Weekly Economic Update 3-15-24: Comments on the Corporate Income Tax; Consumer Prices; Producer Prices; and Retail Sales

Listening to the President last Thursday night brought back traumatic memories of being scolded by my aging elementary school principal during my overly mischievous childhood. From an economics perspective, there was much in his speech with which to take issue, as very basic economic concepts seem beyond the man’s grasp. I could spend weeks here addressing these, but I will limit myself to only two. First, this week I will focus on the corporate income tax. The President wants to raise the corporate income tax rate, and/or, set some level of minimum tax rate for corporations.

I taught public finance at both the undergraduate and graduate level for a few years at Georgia Tech. Tax policy is obviously a big topic in public finance, and one that always led to great classroom discussions. First, you have to understand two simple facts:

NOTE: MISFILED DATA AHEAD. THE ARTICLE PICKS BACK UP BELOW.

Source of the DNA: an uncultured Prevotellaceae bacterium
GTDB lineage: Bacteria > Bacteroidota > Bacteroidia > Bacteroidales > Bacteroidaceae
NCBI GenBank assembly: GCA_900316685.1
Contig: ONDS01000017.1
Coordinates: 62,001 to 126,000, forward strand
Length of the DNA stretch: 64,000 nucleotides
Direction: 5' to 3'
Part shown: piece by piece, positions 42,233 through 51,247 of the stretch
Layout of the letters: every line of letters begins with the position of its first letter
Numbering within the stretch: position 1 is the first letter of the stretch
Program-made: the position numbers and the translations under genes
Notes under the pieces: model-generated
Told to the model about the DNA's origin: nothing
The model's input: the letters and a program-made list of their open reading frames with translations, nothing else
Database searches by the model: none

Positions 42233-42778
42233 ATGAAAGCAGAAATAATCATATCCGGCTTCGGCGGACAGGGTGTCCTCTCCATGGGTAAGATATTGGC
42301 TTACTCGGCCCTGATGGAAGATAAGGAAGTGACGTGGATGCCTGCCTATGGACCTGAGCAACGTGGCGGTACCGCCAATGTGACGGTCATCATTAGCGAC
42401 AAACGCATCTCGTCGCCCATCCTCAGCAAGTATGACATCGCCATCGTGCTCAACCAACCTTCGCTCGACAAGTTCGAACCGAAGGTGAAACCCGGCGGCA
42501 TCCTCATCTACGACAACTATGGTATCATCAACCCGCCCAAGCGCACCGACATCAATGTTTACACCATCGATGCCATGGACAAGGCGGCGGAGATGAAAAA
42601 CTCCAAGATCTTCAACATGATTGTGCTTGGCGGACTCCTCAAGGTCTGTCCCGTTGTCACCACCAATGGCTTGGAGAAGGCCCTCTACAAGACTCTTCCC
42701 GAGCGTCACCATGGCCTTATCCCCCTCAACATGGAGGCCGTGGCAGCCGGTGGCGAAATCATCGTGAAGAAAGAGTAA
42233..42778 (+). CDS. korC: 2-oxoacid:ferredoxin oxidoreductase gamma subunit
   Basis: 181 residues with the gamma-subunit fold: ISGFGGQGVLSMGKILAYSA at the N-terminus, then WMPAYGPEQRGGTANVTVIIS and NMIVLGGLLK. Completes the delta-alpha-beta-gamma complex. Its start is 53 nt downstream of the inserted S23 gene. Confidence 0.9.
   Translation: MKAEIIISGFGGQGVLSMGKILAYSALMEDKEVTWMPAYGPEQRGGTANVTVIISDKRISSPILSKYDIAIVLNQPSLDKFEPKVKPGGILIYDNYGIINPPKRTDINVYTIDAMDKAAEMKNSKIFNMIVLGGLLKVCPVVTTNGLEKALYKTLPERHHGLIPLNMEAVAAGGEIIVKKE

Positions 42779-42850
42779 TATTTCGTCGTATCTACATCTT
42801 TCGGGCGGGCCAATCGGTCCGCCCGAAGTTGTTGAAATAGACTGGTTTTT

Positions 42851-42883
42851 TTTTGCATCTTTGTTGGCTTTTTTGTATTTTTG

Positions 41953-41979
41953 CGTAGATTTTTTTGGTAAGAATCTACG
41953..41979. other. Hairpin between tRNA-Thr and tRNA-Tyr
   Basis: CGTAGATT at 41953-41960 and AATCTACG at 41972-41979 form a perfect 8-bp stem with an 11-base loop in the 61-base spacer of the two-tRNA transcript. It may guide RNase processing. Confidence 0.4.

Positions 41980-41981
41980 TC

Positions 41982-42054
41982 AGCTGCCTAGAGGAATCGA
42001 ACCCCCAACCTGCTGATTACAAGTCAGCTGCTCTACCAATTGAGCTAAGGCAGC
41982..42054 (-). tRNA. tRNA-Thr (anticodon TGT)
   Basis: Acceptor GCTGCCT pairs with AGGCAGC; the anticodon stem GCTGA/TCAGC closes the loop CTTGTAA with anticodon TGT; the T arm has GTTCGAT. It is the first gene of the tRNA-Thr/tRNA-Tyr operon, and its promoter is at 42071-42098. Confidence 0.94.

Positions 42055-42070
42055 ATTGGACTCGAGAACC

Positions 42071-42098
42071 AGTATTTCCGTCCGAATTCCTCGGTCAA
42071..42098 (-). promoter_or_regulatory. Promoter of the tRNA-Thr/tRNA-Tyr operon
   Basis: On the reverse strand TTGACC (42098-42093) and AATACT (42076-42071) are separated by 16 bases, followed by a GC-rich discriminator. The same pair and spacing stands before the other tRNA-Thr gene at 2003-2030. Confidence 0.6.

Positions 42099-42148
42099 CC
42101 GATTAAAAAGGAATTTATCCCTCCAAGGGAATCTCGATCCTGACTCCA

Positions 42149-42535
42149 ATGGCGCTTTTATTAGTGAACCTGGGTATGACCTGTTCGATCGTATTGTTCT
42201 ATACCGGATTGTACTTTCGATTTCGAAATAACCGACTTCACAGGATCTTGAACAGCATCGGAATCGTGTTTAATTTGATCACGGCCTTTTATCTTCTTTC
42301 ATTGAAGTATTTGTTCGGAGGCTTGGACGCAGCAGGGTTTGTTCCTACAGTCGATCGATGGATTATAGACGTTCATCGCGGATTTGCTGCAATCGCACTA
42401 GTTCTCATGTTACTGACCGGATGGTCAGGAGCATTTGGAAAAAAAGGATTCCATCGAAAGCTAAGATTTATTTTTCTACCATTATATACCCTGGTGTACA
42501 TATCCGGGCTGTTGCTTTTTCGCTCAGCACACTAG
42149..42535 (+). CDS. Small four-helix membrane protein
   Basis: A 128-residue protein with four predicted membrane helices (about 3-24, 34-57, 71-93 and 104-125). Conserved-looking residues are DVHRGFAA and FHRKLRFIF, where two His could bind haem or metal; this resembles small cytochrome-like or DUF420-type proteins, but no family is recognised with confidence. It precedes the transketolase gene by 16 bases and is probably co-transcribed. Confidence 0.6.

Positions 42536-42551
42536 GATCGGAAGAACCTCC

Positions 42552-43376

Fact #1: Only people pay taxes
Fact #2: Corporations are not people

Ergo, corporations don’t pay taxes. Oh, I know they write the check. We call this “tax impact.” But again, see #1 above. When a corporation pays a tax, it is ACTUALLY paid (the “tax incidence”) by one of three people groups:

1: Customers – in the form of higher prices
2: Suppliers/employees (i.e., suppliers of labor) – in the form of lower payments/wages
3: Stockholders – in the form of lower returns to capital

When presented with this, students immediately respond “We choose #3! Stick it to the rich people!” But it doesn’t work like that. Which of the three groups pays is determined by the various price elasticities of supply and demand of the final products vs. the inputs. Plus, many of those “evil” stockholders are just regular people holding stocks in their 401k’s or pension funds.